Published October 25, 2013
NASHVILLE, Tenn. – An East Tennessee magistrate who ordered a baby's name changed from Messiah to Martin has been charged with violating the state's Code of Judicial Conduct.
Child Support Magistrate Lu Ann Ballew ordered the name change during a paternity hearing in Newport on Aug. 8.
At the time, the parents were disputing the 8-month-old baby's surname. Mother, Jaleesa Martin, hoped to keep the name she had given the boy — Messiah Deshawn Martin — and father, Jawaan McCullough, wanted the baby to bear his last name.
Ballew surprised both parents by ordering the baby's name be changed to Martin Deshawn McCullough, saying the name Messiah was not in the baby's best interest. Her written order said "'Messiah' is a title that is held only by Jesus Christ."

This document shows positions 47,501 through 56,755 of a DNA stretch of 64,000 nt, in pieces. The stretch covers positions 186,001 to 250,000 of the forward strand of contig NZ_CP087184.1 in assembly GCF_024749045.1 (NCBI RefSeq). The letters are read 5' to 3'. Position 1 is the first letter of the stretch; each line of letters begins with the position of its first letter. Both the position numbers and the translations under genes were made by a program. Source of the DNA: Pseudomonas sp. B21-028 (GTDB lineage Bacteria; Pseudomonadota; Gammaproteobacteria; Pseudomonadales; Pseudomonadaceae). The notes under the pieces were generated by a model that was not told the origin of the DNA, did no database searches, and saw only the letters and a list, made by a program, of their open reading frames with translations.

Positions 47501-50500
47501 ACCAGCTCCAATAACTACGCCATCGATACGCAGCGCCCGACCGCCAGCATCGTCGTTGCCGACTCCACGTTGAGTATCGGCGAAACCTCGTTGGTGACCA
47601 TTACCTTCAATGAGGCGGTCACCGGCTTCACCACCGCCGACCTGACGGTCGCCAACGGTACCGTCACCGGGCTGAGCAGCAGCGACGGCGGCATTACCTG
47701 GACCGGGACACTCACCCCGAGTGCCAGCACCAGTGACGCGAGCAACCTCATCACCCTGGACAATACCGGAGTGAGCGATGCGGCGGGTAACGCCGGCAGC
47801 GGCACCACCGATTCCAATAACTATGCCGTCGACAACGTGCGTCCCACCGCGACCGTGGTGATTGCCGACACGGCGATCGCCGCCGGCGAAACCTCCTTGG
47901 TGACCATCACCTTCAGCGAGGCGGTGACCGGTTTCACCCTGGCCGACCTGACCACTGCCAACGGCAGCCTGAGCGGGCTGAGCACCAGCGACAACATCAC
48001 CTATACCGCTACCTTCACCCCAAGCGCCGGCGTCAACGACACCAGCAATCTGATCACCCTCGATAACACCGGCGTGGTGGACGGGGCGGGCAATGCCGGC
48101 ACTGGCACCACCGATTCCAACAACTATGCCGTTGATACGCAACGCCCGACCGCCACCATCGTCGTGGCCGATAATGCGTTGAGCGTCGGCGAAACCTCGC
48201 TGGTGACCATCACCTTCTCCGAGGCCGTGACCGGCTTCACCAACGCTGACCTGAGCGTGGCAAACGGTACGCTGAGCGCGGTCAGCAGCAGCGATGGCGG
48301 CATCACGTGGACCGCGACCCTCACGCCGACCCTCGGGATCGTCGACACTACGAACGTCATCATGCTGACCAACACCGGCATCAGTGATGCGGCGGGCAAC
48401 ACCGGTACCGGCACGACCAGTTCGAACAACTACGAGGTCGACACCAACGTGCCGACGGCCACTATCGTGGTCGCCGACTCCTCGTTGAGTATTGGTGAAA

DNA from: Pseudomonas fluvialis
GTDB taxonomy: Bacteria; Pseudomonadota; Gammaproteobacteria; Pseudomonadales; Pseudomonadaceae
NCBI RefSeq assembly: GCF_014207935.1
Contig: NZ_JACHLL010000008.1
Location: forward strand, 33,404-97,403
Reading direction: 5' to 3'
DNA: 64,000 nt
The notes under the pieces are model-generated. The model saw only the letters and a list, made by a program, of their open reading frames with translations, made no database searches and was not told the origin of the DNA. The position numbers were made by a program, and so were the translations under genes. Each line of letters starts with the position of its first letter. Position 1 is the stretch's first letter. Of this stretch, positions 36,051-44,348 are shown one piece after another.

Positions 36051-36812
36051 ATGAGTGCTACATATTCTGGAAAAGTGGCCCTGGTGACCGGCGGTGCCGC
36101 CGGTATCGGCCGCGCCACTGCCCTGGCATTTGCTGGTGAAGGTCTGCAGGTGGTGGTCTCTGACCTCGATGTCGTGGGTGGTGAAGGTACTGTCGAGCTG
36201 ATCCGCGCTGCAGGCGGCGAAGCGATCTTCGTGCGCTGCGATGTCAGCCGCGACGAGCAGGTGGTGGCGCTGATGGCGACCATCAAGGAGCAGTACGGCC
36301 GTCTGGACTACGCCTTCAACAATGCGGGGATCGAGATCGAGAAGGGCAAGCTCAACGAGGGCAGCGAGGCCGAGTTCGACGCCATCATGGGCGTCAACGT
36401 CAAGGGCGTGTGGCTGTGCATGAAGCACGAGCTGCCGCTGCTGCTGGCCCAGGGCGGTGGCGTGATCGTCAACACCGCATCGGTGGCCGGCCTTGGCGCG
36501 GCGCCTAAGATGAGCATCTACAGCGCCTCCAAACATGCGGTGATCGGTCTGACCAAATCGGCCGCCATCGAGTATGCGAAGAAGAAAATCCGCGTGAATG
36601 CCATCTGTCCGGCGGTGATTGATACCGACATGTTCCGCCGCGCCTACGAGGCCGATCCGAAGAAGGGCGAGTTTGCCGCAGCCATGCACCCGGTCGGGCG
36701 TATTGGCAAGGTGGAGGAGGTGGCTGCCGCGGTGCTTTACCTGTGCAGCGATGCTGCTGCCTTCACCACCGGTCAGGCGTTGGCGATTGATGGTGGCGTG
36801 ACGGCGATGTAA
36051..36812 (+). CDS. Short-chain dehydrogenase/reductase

"Labeling this child 'Messiah' places an undue burden on him that as a human being, he cannot fulfill," the order said.
That decision was overturned in Cocke County Chancery Court the following month, with the judge saying that Ballew's ruling violated the U.S. Constitution.
On Wednesday, a panel of the Tennessee Board of Judicial Conduct filed formal charges against Ballew.
Among other things, the code requires that judges perform all duties without bias or prejudice based on religion.
Ballew has 30 days to answer the charges.